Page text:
Tennis said she became a midyear graduate after taking a medical leave in the fall of her senior year and deciding to complete an honors thesis. Delaying her graduation to complete her thesis afforded her the freedom to do the kind of work she “came to Brown to do,” she said.
“At Brown, a different approach to education is not odd; it’s expected,” she said. “By pushing us to direct our own educations, Brown positions us to be the leaders of our lives.”
Harris, who took a leave to work on President Obama’s 2012 re-election campaign following the death of a parent, said the option to do work he believed in was an essential opportunity to heal. “Although everything around us can often feel out of our control, one important choice that we do have the ability to make is the choice to continue growing.”
Provost Vicki Colvin’s remarks about her experience as a “double point-fiver” at Stanford University drew much laughter from the audience. While driving to take the Chemistry GRE during her senior year, her car “made a loud exploding sound and filled with smoke and flames,” preventing her from taking the exam and threatening her future plans. This experience of uncertainty affirmed her instinctive awareness of her true passions, she said.
She encouraged the graduates to recognize and trust their instincts. “Pay attention to each and every day of the remarkable life I know you’re going to have,” she said. “The true joy in life is unfolding it and not knowing the future.””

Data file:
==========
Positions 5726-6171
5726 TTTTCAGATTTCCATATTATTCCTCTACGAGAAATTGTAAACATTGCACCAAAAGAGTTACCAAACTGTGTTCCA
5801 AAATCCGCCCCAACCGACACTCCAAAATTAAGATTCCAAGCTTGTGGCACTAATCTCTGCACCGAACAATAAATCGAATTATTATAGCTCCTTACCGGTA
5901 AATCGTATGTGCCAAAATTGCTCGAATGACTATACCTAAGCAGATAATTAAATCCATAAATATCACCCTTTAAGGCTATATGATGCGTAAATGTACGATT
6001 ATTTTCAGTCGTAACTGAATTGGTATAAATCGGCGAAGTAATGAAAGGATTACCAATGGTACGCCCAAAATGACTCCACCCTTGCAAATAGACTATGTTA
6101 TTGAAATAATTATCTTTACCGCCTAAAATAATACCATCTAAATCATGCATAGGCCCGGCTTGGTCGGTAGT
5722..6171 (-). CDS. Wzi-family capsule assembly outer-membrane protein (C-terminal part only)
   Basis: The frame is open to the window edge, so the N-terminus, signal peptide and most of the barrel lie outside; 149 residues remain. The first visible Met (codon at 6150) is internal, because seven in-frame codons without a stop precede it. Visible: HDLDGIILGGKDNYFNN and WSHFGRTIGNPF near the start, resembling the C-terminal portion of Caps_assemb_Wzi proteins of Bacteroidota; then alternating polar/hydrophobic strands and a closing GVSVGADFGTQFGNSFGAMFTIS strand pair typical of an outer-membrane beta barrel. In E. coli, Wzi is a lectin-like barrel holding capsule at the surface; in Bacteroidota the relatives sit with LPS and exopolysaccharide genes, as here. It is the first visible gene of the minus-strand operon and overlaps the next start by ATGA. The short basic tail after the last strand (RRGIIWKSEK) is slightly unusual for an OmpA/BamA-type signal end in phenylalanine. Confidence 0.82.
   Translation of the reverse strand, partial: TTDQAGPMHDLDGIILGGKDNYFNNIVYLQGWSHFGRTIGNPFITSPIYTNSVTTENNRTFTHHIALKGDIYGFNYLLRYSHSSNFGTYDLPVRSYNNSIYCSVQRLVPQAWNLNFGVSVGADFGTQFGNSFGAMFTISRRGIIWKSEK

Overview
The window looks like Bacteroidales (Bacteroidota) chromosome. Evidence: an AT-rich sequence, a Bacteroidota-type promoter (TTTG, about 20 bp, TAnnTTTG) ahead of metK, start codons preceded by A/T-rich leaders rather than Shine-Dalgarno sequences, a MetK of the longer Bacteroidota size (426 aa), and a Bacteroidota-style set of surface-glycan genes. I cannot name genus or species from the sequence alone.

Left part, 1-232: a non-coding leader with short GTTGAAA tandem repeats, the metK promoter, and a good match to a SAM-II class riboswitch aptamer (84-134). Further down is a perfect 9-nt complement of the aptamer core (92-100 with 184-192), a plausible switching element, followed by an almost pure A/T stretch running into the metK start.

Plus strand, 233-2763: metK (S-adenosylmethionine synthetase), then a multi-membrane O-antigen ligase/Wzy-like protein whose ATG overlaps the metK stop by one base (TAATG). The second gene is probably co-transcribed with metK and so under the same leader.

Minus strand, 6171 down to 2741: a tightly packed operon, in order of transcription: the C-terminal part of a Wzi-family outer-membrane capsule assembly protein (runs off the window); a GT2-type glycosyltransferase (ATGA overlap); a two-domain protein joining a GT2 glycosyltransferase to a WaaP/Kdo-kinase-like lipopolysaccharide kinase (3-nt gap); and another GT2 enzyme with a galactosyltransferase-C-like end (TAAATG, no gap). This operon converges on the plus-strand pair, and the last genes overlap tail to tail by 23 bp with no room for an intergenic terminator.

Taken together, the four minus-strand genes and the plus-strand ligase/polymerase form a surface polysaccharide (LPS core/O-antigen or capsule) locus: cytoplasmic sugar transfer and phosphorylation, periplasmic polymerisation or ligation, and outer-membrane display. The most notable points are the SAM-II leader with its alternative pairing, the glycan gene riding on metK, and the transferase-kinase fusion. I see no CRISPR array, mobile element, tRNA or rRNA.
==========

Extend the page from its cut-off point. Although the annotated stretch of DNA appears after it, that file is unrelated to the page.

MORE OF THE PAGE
respond
 
Importance
1
Meiklejohns expand to assist during disciplinary process
by Brown Daily Herald

Dec 05, 2014
“The Meiklejohn Peer Advising program will expand next semester to include the Code Advising Meiklejohn Program, an initiative aimed at helping advisees navigate the disciplinary process.
The subprogram will “deal directly with issues related to the Student Code of Conduct and the Academic Code,” said Abi Kulshreshtha ’15, a member of the Meiklejohn Leadership Committee. CAMP will act as a “peer resource to students undergoing disciplinary procedures” and will offer “general advice on the process,” he added.
Applications for the new program are due Dec. 5, and Meiklejohns who participate will complete a Jan. 20 training in code violation expectations and procedures run by the dean of the College office.